by Marion Nestle
May 16 2016

Bill Marler on what is and is not working in the food safety system

The latest Salmonella outbreak comes courtesy of Pacific Coast Fruit Company, which produces Taylor Farms Organic Power Greens Kale Medley.

OrganicKaleMedley-1web

Alas, Salmonella do not care whether or not vegetables are USDA Certified Organic—even kale.

Coral Beach discusses the details of the investigation into this outbreak at Food Safety News this morning.

And food safety lawyer Bill Marler has some pointed questions about this outbreak.

  •  Why no announcement of the Salmonella Enteritidis outbreak?
  •  Why no recall of the product?
  •  Given that the product was distributed nationwide, are we seeing a spike in Salmonella Enteritis cases in states other than Minnesota?
  • Why was the announcement removed from Pacific Coast Fruit Website?

He also has plenty to say about what another recent outbreak (this one due to frozen vegetables contaminated with Listeria) tells us about what is and what is not working in our current food safety system.

His essay makes the point that foodborne illness outbreaks due to contaminated meat are becoming increasingly rare.  Most current outbreaks are due to contaminated vegetables.

How come?  For meat, the system is working.

  • Regulation: prevention controls on meat and poultry went into effect in the mid-1990s.
  • The CDC’s ability to track outbreaks is good and getting better, thanks to genetic fingerprinting.
  • Government agencies are doing more testing.
  • The US Attorney’s office has shown interest in “finding companies and their CEOs criminally responsible for manufacturing tainted foods.  Lawsuits and jail time have a unique ability to make companies pay attention.”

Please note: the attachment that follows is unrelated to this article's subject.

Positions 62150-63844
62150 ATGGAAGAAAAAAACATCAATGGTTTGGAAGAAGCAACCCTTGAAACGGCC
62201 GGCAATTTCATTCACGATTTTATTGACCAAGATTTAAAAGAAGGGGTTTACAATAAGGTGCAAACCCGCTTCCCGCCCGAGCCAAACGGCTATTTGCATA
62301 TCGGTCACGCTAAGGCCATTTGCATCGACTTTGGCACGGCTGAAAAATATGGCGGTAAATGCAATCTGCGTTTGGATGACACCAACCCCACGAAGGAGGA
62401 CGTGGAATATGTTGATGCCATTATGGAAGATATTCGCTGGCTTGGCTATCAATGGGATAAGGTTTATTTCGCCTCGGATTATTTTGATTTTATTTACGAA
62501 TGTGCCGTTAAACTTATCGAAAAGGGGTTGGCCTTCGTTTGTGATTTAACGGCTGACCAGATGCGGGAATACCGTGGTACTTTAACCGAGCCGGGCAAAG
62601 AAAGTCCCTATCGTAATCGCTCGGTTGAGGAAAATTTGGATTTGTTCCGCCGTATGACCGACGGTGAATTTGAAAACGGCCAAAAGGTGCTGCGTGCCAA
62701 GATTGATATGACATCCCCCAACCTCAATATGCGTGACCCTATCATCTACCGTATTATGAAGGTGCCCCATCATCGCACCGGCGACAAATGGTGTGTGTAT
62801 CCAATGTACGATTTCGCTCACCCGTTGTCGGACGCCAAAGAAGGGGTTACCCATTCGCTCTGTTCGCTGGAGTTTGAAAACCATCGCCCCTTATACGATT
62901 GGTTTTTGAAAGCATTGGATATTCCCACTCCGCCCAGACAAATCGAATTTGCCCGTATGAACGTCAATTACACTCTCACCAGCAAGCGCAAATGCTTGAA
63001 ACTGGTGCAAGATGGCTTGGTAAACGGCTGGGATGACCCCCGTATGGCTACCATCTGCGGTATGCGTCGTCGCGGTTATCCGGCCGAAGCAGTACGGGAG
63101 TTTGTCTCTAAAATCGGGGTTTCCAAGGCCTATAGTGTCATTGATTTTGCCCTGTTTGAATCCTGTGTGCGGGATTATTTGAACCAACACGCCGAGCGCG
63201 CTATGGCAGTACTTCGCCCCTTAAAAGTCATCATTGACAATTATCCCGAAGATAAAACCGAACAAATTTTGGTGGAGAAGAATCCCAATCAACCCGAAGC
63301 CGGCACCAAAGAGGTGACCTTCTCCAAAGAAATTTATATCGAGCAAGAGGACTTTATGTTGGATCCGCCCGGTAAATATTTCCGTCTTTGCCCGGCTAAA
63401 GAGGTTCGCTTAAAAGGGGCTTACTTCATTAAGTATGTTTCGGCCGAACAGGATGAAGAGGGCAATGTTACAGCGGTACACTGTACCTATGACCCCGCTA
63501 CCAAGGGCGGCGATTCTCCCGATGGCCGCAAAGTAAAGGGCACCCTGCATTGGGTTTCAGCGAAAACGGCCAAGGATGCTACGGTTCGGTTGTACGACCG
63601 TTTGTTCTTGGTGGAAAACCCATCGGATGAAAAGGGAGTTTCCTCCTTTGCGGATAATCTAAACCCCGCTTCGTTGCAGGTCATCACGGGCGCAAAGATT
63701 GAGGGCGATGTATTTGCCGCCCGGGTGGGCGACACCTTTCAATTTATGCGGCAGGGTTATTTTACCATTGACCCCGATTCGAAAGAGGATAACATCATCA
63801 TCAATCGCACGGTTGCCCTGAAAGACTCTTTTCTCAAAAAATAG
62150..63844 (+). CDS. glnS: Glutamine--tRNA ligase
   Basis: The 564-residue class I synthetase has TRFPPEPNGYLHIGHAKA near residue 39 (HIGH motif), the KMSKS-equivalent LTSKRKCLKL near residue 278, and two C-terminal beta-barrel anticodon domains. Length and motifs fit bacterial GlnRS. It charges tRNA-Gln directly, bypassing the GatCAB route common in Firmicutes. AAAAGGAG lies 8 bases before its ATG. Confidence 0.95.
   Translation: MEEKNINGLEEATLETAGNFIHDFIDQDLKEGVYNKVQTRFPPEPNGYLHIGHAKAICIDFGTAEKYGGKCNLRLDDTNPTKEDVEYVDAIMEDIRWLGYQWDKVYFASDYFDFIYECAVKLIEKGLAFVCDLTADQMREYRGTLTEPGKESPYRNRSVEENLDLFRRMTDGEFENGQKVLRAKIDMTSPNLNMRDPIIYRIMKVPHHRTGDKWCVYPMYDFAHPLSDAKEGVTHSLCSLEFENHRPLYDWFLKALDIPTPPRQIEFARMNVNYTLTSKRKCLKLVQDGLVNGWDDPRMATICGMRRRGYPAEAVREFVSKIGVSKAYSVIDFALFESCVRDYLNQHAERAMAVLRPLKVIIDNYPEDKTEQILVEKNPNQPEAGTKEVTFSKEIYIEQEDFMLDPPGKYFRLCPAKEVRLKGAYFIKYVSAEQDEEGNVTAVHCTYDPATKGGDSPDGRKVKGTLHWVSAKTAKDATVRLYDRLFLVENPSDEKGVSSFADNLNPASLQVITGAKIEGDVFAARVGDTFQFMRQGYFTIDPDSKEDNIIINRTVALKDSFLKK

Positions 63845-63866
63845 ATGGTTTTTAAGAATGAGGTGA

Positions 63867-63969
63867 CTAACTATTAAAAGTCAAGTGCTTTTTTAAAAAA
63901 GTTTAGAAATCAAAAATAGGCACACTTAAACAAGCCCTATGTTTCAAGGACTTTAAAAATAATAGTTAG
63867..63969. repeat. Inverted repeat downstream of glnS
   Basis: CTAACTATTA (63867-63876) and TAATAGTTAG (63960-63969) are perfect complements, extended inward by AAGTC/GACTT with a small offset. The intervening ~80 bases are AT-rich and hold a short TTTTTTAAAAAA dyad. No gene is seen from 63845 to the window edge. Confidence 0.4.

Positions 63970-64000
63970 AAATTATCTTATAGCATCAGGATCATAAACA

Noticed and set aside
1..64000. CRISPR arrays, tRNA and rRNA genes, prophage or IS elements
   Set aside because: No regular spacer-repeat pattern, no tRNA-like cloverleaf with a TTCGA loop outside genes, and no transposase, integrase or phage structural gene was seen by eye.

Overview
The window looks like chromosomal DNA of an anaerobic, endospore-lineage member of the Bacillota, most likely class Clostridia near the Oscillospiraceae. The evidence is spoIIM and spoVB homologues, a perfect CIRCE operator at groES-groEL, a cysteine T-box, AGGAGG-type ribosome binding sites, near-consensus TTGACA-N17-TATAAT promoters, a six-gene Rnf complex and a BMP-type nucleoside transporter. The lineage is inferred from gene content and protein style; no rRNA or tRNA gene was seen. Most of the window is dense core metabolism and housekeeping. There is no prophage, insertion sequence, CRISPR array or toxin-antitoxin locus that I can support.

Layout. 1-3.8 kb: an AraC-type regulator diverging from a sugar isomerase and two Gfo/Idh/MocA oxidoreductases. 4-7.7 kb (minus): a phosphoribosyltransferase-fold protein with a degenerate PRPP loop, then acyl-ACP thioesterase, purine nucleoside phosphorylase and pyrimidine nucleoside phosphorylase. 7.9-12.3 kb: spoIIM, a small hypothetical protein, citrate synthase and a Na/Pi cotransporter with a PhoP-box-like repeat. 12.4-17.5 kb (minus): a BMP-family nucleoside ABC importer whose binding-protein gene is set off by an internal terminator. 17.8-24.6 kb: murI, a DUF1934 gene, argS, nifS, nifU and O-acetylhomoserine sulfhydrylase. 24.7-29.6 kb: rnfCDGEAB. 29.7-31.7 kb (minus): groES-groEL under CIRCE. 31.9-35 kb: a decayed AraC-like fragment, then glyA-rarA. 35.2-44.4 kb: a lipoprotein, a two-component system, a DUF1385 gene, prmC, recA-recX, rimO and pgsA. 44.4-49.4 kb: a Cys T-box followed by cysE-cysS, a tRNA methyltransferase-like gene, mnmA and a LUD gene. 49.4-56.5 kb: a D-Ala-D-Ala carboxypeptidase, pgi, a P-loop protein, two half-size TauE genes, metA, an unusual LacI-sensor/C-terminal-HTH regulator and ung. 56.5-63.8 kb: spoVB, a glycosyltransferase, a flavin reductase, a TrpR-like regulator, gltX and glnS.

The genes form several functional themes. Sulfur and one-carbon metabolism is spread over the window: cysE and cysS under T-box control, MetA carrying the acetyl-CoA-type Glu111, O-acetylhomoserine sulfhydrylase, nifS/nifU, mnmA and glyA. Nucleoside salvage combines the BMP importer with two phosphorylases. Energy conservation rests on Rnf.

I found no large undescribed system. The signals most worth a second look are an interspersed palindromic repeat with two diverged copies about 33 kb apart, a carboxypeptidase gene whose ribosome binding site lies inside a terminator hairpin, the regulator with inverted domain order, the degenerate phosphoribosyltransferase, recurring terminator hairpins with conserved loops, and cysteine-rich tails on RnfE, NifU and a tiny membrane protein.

• Recalls are “both disruptive and expensive.”
  • Publicity about recalls discourages the public from buying similar products.

In sum, “recall costs, slumping sales, along with civil and criminal liability, are powerful market incentives.   The FDA Food Safety Modernization Act (FSMA) should help once companies start following its regulations.

He ought to know.  When Congress was foot-dragging on passing FSMA, Marler sent every member of Congress a tee shirt with this image:

He better be careful.  If he’s right about market forces cleaning up food safety problems, he may get his wish.

But we still have a long way to go on vegetable safety, apparently.

  • Shayna Teicher

    Hi Marion! (Dr. Nestle!) – I love your emails. I’m curious as you compare the dropping rates of reported contamination in meat products v. vegetables, how much of that drop might be attributed to the meat industries use of chemicals like ammonia to “sanitize” their final product?

    Also, just a tidbit, I first bought your book, Food Politics, as a music business freshman at NYU back in 2001 at time when I saw the food on my plate as merely a pile of calories. Your book turned out to be my first step in what has been a deeply eye-opening, health transforming and socially+spiritually enlightening journey for me. There are hardly words for how much appreciation I have for the work you do and all your years of dedication to keeping an industry run-amok accountable to the people it’s supposed to serve. Thank you.

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  • Cornelia Bryant

    Hi there, Dr. Nestle.
    I read an article by you in the last Canadian issue of Nutrition Action magazine, and I was surprised to learn how many people make a habit of drinking soda beverages instead of milk.
    I’m over 50, but that does not mean that I’ve stopped drinking milk or eating dairy products — I intend to stay healthy as long as possible, and I would like to thank you for your advice.